December 03, 2007

Boulder County Proposes Smoking Ban Surveys For HOAs, Private Complexes

In addition to the surveys it plans for the Boulder Housing Authority-managed properties--polling residents to determine if a smoking ban is wanted, Boulder County urges private home owner associations and privately managed housing complexes to consider banning smoking through a polling mechanism. So much for private property rights--say hello to your new nanny-state overlords, aided and abetted by your neighbors:
Boulder County is considering snuffing out smoking inside Boulder Housing Authority-managed apartment, condominium and townhouse complexes — and health officials would like homeowners' associations to weigh similar bans in private buildings.

The county's public health division, along with the housing authority, distributed a 12-question survey last month to the 467 residents living in its scattered complexes, asking whether they'd support a smoking ban for every unit in their building.

If most tenants support building-wide bans, Boulder County Public Health and the Housing Authority will consider a smoking prohibition. If most tenants reject the idea, the authority probably won't, said EricAakko, the county's tobacco education coordinator.

"Most buildings aren't designed to have smokers in one area and not in the next," said Aakko, noting that 50 percent of the air in multi-unit housing complexes recirculates throughout the buildings because ventilation systems aren't equipped to filter out smoke.

"The surgeon general has been clear: There is no safe level of exposure to secondhand smoke."

Katie Case, who lives in a Housing Authority complex on Broadway, said she's opposed to having smoke in her house — but she also respects people's freedoms. She's particularly sensitive to the issue in the winter, when it can be too cold to smoke outside.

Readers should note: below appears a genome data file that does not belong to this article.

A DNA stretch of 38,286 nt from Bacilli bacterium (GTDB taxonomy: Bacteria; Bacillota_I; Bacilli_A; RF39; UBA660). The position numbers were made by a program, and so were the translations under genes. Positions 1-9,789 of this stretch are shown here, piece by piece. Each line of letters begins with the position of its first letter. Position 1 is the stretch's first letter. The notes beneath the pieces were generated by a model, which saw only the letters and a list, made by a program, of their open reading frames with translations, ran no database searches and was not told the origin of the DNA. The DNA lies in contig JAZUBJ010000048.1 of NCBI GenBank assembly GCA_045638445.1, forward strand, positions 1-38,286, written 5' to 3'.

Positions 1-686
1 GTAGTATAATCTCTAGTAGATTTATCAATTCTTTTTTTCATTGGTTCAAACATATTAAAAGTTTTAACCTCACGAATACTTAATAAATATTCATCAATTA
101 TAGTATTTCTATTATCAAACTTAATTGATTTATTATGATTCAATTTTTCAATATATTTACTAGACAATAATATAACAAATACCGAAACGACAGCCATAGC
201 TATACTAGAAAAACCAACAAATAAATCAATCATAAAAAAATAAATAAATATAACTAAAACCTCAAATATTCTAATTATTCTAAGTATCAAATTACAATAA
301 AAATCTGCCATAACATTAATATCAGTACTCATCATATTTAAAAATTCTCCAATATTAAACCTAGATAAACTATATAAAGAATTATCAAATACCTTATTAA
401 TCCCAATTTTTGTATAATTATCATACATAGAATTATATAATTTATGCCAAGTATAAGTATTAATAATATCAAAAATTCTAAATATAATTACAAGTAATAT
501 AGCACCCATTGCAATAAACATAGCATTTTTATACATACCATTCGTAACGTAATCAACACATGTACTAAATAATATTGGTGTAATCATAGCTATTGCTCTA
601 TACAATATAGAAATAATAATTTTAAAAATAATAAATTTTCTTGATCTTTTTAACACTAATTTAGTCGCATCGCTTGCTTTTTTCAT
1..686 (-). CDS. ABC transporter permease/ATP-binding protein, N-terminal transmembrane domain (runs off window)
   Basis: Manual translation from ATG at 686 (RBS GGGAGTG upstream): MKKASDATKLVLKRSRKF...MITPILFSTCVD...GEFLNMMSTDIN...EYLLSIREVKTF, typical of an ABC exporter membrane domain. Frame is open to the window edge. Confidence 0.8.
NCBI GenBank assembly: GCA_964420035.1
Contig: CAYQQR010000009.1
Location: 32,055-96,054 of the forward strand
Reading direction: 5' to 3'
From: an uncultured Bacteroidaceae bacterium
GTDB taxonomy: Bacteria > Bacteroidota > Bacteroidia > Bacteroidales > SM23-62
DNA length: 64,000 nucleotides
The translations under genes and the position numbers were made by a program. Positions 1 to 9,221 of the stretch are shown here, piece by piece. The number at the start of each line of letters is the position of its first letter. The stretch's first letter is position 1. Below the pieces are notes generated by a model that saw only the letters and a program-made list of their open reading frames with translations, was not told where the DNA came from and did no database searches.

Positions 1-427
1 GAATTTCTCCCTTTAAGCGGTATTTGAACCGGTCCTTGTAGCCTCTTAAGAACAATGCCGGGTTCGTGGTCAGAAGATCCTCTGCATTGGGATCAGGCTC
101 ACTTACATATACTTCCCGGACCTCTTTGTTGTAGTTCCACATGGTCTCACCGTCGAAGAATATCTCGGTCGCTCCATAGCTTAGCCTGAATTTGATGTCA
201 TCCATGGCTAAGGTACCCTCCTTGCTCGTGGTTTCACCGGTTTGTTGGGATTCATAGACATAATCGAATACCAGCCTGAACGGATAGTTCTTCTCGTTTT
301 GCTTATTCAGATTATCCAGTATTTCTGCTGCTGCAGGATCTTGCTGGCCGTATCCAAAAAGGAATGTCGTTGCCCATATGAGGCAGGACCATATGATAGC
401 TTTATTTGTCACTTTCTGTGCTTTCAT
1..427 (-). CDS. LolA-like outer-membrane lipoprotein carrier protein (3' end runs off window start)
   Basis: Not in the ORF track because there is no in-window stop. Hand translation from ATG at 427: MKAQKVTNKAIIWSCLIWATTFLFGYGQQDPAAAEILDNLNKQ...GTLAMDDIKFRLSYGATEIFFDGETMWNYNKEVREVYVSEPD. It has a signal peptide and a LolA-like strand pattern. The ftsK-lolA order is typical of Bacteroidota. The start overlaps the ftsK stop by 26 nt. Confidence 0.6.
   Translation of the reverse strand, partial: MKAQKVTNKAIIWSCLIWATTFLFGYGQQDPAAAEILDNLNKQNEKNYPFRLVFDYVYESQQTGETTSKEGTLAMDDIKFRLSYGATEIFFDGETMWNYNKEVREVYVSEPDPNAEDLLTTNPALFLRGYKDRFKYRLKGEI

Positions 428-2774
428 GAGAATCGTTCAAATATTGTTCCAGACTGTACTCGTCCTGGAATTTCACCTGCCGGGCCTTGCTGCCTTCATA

Mark Rosinski takes a smoke break Friday at the apartment where he is doing maintenance work. He said he would not support further smoking bans in Boulder.

"With the bar bans, if you can't smoke at your house, you can't smoke at all," Case, 23, said.

Still, because of associated health risks, Case said she'll support a building-wide ban.

"But it is getting a little invasive," she said.
Ya think?

And how about that logic--the proposal is invasive, but she'll still vote for it! So much for personal freedom on private property, if your neighbors don't like it, no smoking for you, even inside your own home! And all under the presumed veil of "democratic" polling of the HOA or housing units. With neighbors using logic like this woman, a quick puff may earn you heavy fines, and perhaps a trip to the nearest moonbat reeducation camp.

And to think, when the public area bans were first proposed, there were claims that smoking on private property would never be a target. Nanny-state creep is all the rage, especially in smoking prohibition.

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